The second cause for corruption in public system is lack of access and lack of openness.  Transparency is the best remedy for eliminating the scope of corruption.  It has been rightly said, sunshine is the best disinfectant so that the germs of corruption do not flourish.  Information technology by making information about policies, rules and regulations, rules and processes accessible easily to a very large number of people, can go a long way in reducing corruption by increasing transparency.  But as we have seen in the case of Bhoomi program that there could be unexpected consequence of the very transparency sometimes causing embarrassment. 


It requires imagination also to utilize the facility available with the technology for improving the vigilance function.  For instance, the data regarding stolen cars must be available in the police records in every state.  The National Crime Records Bureau also keeps track of some of the crimes including stolen cars.  This information can be leveraged so that atleast one flourishing aspect of crime and corruption that goes with that can be tackled by making the information easily accessible to all concerned whenever a car is stolen or whenever a crime is committed. 


The use of information technology especially by National Stock Exchange is another example of how in an important area like the capital market where not only speculation but other corrupt practices can flourish, clean practices can be made to prevail and economic growth also ensured.  In a record time, the NSE of India has become the third biggest exchange after the New York Stock Exchange and the NASSDAQ. 


While looking at leveraging technology for better performance of vigilance, we should therefore, keep in mind, how the natural advantages of technology especially information technology for handling masses of data, capacity for operating at the speed of light and providing wide access especially through the communication channels. Ultimately, as Oscar Wilde said, the thief is the artist and the policeman is only a critic.  Technology’s value is neutral and it can be as much used as misused.  It is learnt from the yearly reports of agencies like KPMG which publish about cyber frauds that 80% of the frauds are committed by the insiders and perhaps 80% of them are due to reasons for preserving reputation or not widely publicized. In this sort of situation, ultimately we come to the basic point that the human aspect should not be lost sight off.  How can human greed be controlled?  The greed can be controlled only in a long term point of view if the right values are inculcated in the individuals through the course of education and the society norms.  From an administrative and management point of view, greed can be checked if the risk for the corrupt people is enhanced.  Today, unfortunately, thanks to our systems especially delay our judicial processes, corruption is a low risk high profit activity.  This can be drastically changed by imaginative use of information technology which advantage of open access and speed.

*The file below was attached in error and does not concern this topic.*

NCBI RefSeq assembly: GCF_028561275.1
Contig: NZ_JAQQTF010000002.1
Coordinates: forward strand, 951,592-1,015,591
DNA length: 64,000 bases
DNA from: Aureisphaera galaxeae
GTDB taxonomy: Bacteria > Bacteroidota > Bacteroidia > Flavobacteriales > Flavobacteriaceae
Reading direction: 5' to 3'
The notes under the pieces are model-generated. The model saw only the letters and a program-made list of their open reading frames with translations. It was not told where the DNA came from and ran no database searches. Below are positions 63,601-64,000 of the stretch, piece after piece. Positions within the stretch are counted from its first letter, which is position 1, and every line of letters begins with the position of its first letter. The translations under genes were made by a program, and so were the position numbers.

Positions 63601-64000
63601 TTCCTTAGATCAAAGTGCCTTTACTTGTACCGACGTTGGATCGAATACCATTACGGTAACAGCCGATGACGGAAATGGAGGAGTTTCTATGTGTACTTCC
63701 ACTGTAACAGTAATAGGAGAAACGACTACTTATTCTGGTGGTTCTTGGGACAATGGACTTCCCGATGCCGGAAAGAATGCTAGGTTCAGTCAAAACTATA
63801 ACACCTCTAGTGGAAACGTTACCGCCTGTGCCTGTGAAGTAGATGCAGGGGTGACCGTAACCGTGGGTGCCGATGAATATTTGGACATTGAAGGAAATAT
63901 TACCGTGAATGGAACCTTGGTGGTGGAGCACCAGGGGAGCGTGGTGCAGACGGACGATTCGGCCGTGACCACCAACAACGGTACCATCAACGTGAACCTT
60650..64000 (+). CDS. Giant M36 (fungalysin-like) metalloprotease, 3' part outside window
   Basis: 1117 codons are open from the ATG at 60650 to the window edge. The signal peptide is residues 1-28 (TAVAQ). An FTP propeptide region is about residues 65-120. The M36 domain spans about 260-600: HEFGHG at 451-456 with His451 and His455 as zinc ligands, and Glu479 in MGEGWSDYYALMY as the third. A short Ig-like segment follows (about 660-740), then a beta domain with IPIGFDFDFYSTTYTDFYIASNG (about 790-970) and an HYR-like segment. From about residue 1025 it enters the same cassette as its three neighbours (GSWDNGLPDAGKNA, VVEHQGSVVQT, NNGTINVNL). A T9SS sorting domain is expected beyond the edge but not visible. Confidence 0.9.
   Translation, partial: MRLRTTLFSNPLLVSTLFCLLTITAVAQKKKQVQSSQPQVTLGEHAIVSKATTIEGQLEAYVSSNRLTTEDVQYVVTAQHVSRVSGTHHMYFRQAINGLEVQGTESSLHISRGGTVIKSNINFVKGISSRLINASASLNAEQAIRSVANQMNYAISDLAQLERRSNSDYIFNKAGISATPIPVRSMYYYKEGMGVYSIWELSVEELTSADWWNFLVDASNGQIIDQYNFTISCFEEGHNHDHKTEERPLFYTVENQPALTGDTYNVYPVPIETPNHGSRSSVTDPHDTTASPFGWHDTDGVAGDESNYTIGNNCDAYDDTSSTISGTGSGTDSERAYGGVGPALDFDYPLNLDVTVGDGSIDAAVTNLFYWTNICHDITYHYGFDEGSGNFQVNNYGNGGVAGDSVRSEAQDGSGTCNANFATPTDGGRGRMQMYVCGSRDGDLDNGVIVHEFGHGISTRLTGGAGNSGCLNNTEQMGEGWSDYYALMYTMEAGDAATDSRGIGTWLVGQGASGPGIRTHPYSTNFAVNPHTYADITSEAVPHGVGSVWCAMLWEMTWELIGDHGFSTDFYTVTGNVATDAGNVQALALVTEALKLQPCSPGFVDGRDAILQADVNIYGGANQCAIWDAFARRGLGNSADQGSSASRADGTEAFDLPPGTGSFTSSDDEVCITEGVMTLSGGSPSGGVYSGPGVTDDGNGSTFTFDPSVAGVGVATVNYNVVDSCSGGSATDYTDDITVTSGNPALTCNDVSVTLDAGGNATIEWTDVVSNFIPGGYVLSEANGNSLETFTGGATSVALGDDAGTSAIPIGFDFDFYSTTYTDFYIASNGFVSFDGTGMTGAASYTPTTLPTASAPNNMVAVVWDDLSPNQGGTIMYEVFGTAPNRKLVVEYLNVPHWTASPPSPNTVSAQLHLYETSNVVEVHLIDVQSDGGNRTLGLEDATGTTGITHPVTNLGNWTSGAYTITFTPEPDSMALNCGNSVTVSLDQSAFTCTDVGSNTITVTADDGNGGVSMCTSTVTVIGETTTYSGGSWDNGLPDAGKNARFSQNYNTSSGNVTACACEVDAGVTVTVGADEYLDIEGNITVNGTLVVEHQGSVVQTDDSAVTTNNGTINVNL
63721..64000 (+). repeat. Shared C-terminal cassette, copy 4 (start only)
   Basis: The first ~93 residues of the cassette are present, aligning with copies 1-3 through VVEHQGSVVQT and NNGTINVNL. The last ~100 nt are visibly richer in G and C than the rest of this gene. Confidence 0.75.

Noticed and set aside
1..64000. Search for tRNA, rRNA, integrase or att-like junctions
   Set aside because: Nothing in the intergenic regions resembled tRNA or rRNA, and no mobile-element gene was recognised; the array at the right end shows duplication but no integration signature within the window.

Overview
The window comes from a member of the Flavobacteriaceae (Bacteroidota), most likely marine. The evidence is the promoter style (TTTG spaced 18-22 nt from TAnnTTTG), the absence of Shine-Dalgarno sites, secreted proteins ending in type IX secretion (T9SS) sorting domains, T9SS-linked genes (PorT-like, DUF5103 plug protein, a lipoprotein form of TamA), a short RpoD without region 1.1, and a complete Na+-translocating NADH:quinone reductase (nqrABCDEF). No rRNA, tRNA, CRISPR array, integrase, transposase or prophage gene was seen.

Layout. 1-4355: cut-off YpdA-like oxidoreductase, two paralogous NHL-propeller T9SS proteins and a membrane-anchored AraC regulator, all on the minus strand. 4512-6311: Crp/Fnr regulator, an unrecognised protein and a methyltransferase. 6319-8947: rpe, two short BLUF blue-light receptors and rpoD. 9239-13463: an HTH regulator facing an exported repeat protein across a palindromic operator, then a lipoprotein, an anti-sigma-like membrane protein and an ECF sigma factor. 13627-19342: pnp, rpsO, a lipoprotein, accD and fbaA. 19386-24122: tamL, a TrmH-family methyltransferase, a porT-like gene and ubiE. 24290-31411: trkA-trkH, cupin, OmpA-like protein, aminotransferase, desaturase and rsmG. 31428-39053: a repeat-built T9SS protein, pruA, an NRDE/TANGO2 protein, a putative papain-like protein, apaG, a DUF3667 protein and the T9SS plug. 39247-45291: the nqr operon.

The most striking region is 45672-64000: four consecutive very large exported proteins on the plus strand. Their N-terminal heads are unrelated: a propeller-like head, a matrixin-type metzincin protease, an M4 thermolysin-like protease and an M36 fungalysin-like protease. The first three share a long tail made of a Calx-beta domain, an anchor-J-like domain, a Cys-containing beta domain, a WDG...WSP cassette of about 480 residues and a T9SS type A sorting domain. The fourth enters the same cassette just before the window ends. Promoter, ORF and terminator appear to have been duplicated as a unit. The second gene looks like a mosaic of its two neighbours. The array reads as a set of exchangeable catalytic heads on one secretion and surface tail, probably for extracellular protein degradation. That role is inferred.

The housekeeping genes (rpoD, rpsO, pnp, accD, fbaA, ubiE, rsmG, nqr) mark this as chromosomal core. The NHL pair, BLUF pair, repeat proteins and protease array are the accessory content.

Technology can also be useful as a psychological weapon in fighting corruption.  In fact, in January 2000, when the CVC for the first time in the World used internet to publish the names of the public servants guilty of corruption and it attracted international attention.  The Neesweek carried an article on the development and called it a case of e-shame.  So if shaming the corrupt is one psychological strategy to check corruption whereby enhancing vigilance in that also information technology can be of use.  Technology is a very useful instrument.  How does it is leveraged depends on the imagination of those interested in the task of the vigilance function. 


The elementary precautions to be taken technology is to ensure that at least the effort made for computerization produces effective results.  Many a time, in many government departments, different softwares are being used and so much so, information may be available in different departments, they can not communicate with each other.  Such basic mistakes must be avoided apart from reengineering of entire process to ensure that computerization does not only mean replacing with computers what was being done manually. 


In fact, optimizing the use of technology to enhance the effectiveness of vigilance and checking corruption is a challenge to every honest individual and the citizens of the country.